We all have one. And if you're one of the few, or as it seems these many years now, one of the many, who gets that story published, congratulations, you've joined a group that ranges all over the literary map.

The esteemed writer Joan Didion, who changed the face of widow's weeds, in Blue Nights confronts aging and the past with remembrances of her only child, daughter Quintana Roo (who died not long after her husband).

The stars of stage and screen are always ready to reveal the backstage scoop. Carrie Fisher keeps us laughing (and crying) in her sixth book, Shockaholic, promising to go right to the heart of her life, the Princess Leia/Star Wars years, about which she says, "It wasn't all sweetness and sabers." Actress Diane Keaton, a celebrity darling for four decades who managed to maintain long relationships and ongoing friendships with some of her generation's most desirable men, says her mother's death was her reason for reflecting. She's not dishing the dirt, but we can expect to hear about those men in Then Again.

Another famous and familiar name, film critic Roger Ebert, has written his story, Life Itself, documenting his incredible and ongoing career despite the thyroid cancer that has taken away his ability to speak.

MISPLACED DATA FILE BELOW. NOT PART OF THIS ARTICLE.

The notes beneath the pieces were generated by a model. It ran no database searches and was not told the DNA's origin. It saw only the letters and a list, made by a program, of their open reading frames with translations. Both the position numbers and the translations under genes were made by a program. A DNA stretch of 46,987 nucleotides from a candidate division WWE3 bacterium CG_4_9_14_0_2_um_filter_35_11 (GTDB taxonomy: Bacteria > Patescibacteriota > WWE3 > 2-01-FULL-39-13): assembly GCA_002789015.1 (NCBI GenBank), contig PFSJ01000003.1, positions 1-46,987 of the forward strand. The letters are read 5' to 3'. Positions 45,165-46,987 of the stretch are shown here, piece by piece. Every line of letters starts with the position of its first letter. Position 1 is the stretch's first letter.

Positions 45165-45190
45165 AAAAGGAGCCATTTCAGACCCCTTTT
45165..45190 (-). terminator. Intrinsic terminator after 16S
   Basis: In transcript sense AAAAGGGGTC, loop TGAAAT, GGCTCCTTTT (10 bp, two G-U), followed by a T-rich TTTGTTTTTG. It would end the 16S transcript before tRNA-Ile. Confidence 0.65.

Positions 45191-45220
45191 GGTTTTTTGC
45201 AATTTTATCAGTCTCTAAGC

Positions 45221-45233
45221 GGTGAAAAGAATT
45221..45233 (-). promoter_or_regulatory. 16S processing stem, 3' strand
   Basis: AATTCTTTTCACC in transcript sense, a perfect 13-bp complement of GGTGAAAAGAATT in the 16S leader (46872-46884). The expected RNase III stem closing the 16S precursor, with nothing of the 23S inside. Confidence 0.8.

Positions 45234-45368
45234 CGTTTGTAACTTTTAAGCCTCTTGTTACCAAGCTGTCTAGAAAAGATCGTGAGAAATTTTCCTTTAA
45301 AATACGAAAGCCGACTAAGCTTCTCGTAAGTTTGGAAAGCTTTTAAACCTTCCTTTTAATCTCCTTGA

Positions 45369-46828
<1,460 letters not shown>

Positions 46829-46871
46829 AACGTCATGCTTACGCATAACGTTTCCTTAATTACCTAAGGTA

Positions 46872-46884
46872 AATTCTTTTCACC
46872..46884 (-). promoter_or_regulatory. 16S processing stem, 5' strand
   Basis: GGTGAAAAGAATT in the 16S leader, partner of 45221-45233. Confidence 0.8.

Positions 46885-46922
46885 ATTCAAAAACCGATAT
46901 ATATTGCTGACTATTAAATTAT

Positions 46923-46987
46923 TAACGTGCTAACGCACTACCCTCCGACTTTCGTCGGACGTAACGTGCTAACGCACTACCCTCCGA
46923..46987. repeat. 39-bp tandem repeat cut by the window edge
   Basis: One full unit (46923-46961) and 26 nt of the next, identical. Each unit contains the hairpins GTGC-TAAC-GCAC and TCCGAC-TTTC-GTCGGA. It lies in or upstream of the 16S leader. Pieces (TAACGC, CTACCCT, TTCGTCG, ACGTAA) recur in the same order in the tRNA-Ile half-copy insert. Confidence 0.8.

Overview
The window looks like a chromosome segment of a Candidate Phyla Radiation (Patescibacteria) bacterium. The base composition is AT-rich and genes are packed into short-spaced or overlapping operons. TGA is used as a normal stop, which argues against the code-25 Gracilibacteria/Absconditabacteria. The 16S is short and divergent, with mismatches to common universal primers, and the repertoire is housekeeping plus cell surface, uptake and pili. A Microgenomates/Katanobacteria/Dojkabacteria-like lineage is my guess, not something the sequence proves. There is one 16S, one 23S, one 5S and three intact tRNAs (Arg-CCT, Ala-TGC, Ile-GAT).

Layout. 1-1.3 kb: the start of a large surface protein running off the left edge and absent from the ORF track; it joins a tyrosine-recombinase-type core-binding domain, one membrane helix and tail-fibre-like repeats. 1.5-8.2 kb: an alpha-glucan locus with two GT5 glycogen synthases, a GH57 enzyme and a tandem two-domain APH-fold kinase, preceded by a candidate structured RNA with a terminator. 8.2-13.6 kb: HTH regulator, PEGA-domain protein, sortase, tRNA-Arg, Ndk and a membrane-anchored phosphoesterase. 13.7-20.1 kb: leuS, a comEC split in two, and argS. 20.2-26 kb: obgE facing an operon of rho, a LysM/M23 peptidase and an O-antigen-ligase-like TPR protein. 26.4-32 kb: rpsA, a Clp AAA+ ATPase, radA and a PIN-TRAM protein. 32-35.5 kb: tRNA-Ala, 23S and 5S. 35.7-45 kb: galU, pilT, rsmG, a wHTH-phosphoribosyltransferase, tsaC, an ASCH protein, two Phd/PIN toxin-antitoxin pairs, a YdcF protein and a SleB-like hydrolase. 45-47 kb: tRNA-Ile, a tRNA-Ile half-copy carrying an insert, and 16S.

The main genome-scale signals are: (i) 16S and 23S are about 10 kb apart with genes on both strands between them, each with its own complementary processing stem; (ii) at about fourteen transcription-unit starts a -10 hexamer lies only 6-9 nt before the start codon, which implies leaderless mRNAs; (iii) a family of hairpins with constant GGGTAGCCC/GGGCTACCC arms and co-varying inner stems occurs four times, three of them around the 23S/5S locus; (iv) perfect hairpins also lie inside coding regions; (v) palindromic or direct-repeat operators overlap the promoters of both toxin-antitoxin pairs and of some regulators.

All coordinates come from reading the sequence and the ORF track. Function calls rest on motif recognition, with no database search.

And there's the ordinary Joe who's either had an exceptional life or has the gift of making an ordinary life extraordinary. Lindsay Harrison was a 20-year-old sophomore, estranged from her mother for two months, when she got the terrible news that her mother was missing. Harrison's account, Missing, covers the frantic 40 days of searching until her mother's body was found and the emotional searching that followed.

The Arrogant Years: One Girl's Search for Her Lost Youth, from Cairo to Brooklyn continues Lucette Lagnado's story of her family's exile from Egypt, focusing on her mother and moving through her early years in America, in Bensonhurst, Brooklyn, far from her privileged childhood in Cairo's Jewish community. Donna M. Johnson saw the back roads of America on the revival tent trail with the evangelical preacher, David Terrell, when her mother became the group's organist. Terrell's rise and fall and Johnson's place in his inner circle comes to life with humor and pathos in Holy Ghost Girl.